6 The biosphere Tissues Ecosystems Organs and organ systems Communities Figure 1.4The biosphereTissuesEcosystemsOrgans andorgan systemsCommunitiesFigure 1.4 Exploring: Levels of Biological OrganizationCellsOrganellesOrganismsAtomsMoleculesPopulations
9 Cycling of chemical nutrients Figure 1.5SunlightLeaves absorb light energy from the sun.Leaves take in carbon dioxide from the air and release oxygen.CO2O2Cycling of chemical nutrientsFigure 1.5 Interactions of an African acacia tree with other organisms and the physical environment.Animals eatleaves and fruitfrom the tree.Leaves fall to the ground and are decomposed by organisms that return minerals to the soil.Water and minerals in the soil are taken up by the tree through its roots.
11 Figure 1.6 Energy flow in an ecosystem. SunlightHeatWhen energy is used to do work, some energy is converted to thermal energy, which is lost as heat.Producers absorb light energy and transform it into chemical energy.An animal’s muscle cells convert chemical energy from food to kinetic energy, the energy of motion.ChemicalenergyA plant’s cells use chemical energy to do work such as growing new leaves.Chemical energy in food is transferred from plants to consumers.Figure 1.6 Energy flow in an ecosystem.(a) Energy flow from sunlight to producers to consumers(b) Using energy to do work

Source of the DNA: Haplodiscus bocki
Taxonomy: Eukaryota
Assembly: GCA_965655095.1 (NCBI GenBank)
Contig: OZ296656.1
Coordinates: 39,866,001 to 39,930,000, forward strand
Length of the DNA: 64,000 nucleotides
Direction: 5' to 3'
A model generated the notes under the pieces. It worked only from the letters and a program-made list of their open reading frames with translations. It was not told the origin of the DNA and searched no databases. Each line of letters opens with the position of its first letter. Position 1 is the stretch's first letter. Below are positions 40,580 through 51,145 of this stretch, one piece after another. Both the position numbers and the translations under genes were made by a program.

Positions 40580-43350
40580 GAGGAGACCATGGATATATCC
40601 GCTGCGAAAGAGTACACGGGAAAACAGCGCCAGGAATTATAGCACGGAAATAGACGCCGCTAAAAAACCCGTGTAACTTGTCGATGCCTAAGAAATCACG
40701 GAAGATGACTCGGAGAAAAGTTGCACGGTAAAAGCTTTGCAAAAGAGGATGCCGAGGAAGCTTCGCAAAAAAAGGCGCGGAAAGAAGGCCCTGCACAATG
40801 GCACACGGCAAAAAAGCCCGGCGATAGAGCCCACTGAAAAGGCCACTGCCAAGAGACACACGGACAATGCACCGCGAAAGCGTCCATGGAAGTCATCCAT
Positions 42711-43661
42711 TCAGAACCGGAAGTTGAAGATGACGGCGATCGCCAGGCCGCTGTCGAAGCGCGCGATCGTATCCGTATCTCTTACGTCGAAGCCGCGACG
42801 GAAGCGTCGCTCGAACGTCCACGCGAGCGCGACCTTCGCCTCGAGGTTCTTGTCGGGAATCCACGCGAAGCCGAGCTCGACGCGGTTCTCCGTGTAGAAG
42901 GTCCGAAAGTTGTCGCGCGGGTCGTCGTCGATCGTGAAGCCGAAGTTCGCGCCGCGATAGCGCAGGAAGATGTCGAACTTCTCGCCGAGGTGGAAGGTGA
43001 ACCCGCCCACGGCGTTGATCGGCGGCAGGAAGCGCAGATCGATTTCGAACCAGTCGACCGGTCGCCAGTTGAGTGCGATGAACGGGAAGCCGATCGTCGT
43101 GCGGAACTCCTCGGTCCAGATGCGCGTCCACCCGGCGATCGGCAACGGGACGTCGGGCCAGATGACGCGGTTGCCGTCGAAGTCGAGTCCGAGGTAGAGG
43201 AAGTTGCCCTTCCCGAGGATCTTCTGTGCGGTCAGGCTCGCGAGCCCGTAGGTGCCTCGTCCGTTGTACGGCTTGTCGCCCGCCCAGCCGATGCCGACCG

26 Ursus americanus (American black bear) Figure 1.14SpeciesGenusFamilyOrderClassPhylumKingdomDomainUrsus americanus (American black bear)UrsusUrsidaeCarnivoraMammaliaChordataFigure 1.14 Classifying life.AnimaliaEukarya
30 15 m 5 m 0.1 m Cilia of Paramecium Cilia of windpipe cells Figure 1.1615 m5 mCilia of ParameciumCilia of windpipe cellsFigure 1.16 An example of unity underlying the diversity of life: the architecture of cilia in eukaryotes.0.1 mCross section of a cilium, as viewed with an electron microscope
38 Population with varied inherited traits 2 Figure 1.201Population with varied inherited traits2Elimination of individuals with certain traits3Reproduction of survivors4Increasing frequency of traits that enhance survival and reproductive successFigure 1.20 Natural selection.